The name “governess car” was first used in England in the 1880s for an improved version of the Irish inside car of earlier years. This name was given by the firm of Allen & Co. of Long Acre, London, for a pony-sized model made with rounded corners and a cut-back portion in the center of the right seat to allow the driver, who sat to the rear of this seat, to face forward. The cart was copied by some French builders and called by them a “tonneau.” Larger versions in Britain were usually called “tub carts.” Governess “cart,” rather than “car,” was the name used by most American carriage builders.
The governess cart was another of the carriages bought from Ben W. Colburn of Tulare, California, in June, 1961. It was then in good original condition and complete with the Guiet lamps and a stick basket.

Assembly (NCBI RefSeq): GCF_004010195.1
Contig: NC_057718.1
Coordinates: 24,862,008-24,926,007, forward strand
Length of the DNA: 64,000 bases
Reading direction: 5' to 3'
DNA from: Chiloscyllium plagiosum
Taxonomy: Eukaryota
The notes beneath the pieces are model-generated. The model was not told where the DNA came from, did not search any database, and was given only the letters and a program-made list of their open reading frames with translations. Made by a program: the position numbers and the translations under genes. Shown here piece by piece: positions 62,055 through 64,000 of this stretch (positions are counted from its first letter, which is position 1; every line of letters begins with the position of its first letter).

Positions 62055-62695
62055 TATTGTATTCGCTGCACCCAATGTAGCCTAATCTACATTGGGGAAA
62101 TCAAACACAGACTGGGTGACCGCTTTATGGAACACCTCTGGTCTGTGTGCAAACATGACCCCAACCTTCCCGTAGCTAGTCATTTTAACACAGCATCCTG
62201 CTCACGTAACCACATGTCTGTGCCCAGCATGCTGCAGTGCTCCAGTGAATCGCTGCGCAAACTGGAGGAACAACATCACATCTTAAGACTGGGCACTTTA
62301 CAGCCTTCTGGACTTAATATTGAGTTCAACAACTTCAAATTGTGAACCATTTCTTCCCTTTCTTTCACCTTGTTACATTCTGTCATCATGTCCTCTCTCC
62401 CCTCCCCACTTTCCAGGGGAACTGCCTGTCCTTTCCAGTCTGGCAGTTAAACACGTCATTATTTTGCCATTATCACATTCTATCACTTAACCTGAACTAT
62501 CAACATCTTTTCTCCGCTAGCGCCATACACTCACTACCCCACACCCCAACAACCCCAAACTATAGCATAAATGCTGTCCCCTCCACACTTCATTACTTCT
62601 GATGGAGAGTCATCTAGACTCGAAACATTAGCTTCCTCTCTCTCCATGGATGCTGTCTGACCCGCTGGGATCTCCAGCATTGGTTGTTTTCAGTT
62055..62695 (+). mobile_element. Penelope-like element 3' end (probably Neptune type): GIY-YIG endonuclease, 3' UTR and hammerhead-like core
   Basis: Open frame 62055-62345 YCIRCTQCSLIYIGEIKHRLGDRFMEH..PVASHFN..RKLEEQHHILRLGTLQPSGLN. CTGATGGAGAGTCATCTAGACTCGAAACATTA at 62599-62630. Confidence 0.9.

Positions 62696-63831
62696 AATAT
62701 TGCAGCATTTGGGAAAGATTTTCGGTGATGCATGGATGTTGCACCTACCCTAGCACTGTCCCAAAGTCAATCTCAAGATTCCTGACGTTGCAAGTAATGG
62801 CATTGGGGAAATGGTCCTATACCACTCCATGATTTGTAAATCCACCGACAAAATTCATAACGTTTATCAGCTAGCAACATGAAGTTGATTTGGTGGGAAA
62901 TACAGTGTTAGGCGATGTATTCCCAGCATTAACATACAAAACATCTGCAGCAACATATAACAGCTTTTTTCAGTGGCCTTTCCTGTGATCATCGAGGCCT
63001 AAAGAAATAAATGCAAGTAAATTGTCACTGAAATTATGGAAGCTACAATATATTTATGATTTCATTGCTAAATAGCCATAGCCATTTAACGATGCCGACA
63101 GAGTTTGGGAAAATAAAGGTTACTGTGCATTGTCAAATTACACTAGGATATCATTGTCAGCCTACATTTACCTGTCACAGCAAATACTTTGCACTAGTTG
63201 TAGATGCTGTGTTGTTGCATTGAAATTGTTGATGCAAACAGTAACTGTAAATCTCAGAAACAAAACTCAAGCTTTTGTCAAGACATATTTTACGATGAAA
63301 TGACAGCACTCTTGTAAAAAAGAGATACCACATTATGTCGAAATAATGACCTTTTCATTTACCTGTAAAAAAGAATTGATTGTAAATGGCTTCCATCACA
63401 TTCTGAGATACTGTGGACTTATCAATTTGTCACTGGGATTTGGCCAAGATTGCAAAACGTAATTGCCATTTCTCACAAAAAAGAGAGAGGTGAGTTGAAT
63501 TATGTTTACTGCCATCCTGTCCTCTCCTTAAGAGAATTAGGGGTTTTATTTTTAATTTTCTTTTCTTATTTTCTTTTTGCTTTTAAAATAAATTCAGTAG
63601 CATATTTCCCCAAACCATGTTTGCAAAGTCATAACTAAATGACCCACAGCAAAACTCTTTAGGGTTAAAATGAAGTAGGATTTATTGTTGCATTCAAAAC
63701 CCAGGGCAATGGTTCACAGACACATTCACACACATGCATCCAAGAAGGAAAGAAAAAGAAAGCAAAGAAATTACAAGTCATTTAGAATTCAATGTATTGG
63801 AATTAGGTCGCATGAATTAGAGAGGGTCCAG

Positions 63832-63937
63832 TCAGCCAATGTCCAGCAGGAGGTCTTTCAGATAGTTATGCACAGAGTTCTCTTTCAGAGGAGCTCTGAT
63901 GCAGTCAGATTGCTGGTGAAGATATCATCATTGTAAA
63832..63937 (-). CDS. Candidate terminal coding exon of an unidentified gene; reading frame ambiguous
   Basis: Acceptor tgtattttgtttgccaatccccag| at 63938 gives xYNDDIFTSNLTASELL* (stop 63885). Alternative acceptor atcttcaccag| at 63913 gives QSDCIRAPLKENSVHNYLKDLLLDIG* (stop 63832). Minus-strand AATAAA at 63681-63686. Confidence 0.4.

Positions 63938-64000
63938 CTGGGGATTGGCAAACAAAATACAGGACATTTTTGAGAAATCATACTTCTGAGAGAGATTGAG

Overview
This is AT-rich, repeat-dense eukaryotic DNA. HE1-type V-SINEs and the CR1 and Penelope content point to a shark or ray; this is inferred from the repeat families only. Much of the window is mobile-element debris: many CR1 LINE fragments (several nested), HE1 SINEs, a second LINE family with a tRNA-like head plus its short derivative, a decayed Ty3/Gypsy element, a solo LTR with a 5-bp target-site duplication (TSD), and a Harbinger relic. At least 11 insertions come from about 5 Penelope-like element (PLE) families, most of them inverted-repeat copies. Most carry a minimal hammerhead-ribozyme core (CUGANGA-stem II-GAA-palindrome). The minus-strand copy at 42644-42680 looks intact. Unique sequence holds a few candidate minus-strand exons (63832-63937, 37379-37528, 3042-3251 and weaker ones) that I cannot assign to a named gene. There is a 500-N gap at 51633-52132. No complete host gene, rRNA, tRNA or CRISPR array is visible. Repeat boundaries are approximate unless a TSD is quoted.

It is a fine example of the quality of the work done by this noted French builder. Guiet & Co. enjoyed the patronage of several wealthy Americans who spent a great deal of time in Paris. Among them were James Gordon Bennett, Eugene Higgins, H. Ridgway, T. Suffern Tailer, and William G. Tiffany, all coaching men. Guiet & Co. built several coaches for these gentlemen. The firm prided itself on using only the best materials, and for carriages built for residents of other countries, they would use woods of the kind used in that particular country for the main parts of the carriage.